The remains of an iron coffin and, in front of it, a trap. These were used to deter body snatchers from stealing the corpses of the wealthy who could afford such deterrents.

In 1832 and in the wake of the grisly body snatching murders, parliament passed a law allowing unclaimed bodies and those donated by relatives to be used for the study of anatomy, essentially ending the body snatching trade. But once again, this law mainly affected poor people who could not afford to bury their dead.

This law was still in practise until very recently following a scandal at Liverpool children’s hospital Alder Hey in which it was discovered surgeons were removing dead children’s organs and storing them in pots without permission from the children’s families.

It was found that organs from more than 850 infants had been stored this way, leading to the introduction of the Human Tissue Act 2004, which overhauled legislation regarding the handling of human tissues in the UK.

A male memento mori - an artistic reminder of the inevitability of death

A male memento mori – an artistic reminder of the inevitability of death

Not only does the Doctors, Dissection and Resurrection Men exhibition at the Museum of London give a unique insight into the grisly trade of body snatching, it also shows you what 19th century hospitals were like in London. I must admit it made me thankful to live in the present day!

If you broke a bone back then, an amputation without anesthetic was likely. Four men would hold you down as your limb was hacked off. The best surgeon could operate in 30 seconds. If you weren’t so lucky it took over a minute. Not surprisingly, this operation could lead to your death – around 45% of patients died following an amputation because of infections to the wound.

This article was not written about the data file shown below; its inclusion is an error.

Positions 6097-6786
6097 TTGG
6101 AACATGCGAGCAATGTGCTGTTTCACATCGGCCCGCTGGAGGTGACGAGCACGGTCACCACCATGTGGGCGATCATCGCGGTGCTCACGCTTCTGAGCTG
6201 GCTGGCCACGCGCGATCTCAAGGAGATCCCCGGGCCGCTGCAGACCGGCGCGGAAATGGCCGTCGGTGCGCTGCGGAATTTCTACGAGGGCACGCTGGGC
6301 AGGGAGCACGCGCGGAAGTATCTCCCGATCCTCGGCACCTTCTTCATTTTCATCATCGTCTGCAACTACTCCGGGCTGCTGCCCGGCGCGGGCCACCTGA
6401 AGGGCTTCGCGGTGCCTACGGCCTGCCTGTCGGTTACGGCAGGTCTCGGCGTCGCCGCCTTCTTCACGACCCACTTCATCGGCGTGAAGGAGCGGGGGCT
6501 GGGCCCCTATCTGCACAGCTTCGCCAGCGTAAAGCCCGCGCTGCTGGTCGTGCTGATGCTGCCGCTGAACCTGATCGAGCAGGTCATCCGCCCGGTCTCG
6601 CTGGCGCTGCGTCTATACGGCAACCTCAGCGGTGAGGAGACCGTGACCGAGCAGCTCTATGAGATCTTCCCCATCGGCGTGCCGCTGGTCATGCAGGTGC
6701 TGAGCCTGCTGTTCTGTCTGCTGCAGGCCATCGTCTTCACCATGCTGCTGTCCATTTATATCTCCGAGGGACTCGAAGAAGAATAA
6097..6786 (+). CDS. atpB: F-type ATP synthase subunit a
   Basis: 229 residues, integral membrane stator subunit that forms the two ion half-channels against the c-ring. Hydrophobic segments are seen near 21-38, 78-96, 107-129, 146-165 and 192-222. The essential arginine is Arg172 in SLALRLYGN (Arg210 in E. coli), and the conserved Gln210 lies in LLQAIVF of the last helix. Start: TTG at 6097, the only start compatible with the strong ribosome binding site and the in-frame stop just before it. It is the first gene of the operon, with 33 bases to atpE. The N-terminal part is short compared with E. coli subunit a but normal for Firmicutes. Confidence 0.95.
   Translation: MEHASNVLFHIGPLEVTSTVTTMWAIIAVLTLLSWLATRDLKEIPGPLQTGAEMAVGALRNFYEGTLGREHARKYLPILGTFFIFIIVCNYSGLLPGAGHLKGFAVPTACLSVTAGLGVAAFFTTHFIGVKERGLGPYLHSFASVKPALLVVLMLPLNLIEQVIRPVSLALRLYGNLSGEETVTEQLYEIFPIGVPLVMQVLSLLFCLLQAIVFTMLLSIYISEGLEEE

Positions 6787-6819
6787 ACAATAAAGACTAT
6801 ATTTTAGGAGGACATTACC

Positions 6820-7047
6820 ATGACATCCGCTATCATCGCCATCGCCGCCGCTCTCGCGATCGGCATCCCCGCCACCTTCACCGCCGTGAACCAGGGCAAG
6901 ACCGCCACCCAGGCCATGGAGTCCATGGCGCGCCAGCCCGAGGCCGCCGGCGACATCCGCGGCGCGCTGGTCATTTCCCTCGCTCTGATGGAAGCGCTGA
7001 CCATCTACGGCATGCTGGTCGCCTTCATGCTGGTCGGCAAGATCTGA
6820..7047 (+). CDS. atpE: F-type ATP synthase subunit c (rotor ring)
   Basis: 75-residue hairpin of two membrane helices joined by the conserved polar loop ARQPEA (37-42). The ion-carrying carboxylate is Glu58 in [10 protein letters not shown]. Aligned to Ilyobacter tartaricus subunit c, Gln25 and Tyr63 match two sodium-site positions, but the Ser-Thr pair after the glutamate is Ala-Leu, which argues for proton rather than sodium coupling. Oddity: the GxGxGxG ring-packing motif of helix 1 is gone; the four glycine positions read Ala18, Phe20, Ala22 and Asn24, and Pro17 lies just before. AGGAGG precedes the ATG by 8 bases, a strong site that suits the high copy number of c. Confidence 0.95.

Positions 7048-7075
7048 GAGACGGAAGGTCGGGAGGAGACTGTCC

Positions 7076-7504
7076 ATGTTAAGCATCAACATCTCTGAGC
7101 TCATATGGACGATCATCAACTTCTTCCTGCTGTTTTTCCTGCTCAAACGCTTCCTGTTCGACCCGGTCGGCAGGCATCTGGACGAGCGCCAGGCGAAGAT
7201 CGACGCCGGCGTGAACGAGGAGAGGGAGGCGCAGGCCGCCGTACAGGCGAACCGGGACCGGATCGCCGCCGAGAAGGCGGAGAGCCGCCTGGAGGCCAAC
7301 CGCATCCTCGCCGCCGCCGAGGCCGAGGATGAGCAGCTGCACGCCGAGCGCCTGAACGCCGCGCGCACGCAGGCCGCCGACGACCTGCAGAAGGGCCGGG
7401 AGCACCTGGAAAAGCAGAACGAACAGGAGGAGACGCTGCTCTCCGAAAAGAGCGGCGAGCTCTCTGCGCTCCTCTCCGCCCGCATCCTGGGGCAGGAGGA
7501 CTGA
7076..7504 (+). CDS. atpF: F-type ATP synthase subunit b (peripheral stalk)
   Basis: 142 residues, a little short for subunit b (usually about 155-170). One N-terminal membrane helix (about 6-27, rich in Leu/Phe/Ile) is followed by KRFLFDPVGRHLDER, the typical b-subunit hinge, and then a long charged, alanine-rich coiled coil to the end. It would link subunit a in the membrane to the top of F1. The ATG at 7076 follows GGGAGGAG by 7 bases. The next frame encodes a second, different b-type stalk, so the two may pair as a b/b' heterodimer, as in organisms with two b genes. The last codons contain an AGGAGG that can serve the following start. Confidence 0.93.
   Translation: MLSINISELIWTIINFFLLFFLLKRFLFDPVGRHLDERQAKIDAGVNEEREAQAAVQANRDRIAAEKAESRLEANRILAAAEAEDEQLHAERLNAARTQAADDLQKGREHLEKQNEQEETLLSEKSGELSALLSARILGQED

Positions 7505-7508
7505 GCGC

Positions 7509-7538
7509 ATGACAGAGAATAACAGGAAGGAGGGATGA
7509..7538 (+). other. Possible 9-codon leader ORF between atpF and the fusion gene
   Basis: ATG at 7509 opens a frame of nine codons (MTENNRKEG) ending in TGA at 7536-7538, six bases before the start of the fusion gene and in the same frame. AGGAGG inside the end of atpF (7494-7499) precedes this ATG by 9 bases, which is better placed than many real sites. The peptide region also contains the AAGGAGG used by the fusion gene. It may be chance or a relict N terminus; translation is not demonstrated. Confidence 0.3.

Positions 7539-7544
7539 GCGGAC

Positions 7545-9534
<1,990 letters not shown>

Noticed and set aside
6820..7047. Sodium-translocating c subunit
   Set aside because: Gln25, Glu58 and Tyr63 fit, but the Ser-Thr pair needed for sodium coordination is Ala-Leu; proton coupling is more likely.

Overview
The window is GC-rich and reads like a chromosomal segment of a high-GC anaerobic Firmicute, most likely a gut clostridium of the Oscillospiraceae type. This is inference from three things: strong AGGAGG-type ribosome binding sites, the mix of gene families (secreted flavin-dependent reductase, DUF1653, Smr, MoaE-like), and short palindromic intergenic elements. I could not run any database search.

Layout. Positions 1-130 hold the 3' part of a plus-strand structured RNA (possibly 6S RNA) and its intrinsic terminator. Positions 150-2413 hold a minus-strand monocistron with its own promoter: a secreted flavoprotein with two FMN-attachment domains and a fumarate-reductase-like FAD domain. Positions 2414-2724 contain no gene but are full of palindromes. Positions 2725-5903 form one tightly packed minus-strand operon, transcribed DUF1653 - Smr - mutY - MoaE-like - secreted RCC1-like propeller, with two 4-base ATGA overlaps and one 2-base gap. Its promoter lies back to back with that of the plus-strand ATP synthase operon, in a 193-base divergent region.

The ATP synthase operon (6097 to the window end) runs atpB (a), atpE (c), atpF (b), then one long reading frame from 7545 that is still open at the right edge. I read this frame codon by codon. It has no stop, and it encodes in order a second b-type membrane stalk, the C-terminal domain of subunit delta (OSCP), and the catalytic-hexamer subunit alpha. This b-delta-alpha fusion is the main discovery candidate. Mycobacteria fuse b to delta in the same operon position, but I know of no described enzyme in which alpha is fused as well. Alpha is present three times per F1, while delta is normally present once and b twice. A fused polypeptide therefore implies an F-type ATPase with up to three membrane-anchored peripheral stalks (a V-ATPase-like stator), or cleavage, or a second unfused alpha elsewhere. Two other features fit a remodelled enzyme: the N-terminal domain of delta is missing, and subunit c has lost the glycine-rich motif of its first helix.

A tool kit used for amputations in the 19th century. A surgeon would slice through the skin and then saw through the bone to cut off a limb.

A tool kit used for amputations in the 19th century. A surgeon would slice through the skin and then saw through the bone to cut off a limb.

The Doctors, Dissection and Resurrection Men exhibition at the Museum of London is not for the weak stomached. It’s deemed too morbid for children under 12 so prepare to be spooked. But if you have a fascination about death – like most of us do – then this could be just the exhibition for you.

A human stomach from the 19th century - gruesome!

A human stomach from the 19th century – gruesome!

What you need to know:

Cost – Tickets for the Doctors, Dissection and Resurrection Men exhibition at the Museum of London are £9 and you can buy them online here.

When to go – The Doctors, Dissection and Resurrection Men exhibition at the Museum of London runs until the 14th of April.

How to get there – The nearest tube stations the Museum of London are Barbican, Moorgate, St Paul’s and Bank. The nearest overground station is Farringdon and City Thameslink.

The Museum of London kindly provided us with two complimentary tickets to The Doctors, Dissection and Resurrection Men exhibition, but as always our views are our own.